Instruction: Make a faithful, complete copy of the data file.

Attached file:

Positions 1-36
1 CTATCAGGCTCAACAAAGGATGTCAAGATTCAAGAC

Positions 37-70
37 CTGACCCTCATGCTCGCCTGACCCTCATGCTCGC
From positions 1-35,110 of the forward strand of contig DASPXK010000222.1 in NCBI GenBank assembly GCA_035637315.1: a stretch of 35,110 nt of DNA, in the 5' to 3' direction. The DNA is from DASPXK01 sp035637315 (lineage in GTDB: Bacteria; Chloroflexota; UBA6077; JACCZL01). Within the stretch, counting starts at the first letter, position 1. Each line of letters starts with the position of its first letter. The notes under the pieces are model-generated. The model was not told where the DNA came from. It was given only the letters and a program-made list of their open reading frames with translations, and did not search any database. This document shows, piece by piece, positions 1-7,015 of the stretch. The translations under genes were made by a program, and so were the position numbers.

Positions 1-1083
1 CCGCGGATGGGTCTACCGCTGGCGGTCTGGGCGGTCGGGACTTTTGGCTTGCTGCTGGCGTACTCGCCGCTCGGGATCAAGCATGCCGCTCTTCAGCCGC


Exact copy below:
Positions 1-36
1 CTATCAGGCTCAACAAAGGATGTCAAGATTCAAGAC

Positions 37-70
37 CTGACCCTCATGCTCGCCTGACCCTCATGCTCGC
From positions 1-35,110 of the forward strand of contig DASPXK010000222.1 in NCBI GenBank assembly GCA_035637315.1: a stretch of 35,110 nt of DNA, in the 5' to 3' direction. The DNA is from DASPXK01 sp035637315 (lineage in GTDB: Bacteria; Chloroflexota; UBA6077; JACCZL01). Within the stretch, counting starts at the first letter, position 1. Each line of letters starts with the position of its first letter. The notes under the pieces are model-generated. The model was not told where the DNA came from. It was given only the letters and a program-made list of their open reading frames with translations, and did not search any database. This document shows, piece by piece, positions 1-7,015 of the stretch. The translations under genes were made by a program, and so were the position numbers.

Positions 1-1083
1 CCGCGGATGGGTCTACCGCTGGCGGTCTGGGCGGTCGGGACTTTTGGCTTGCTGCTGGCGTACTCGCCGCTCGGGATCAAGCATGCCGCTCTTCAGCCGC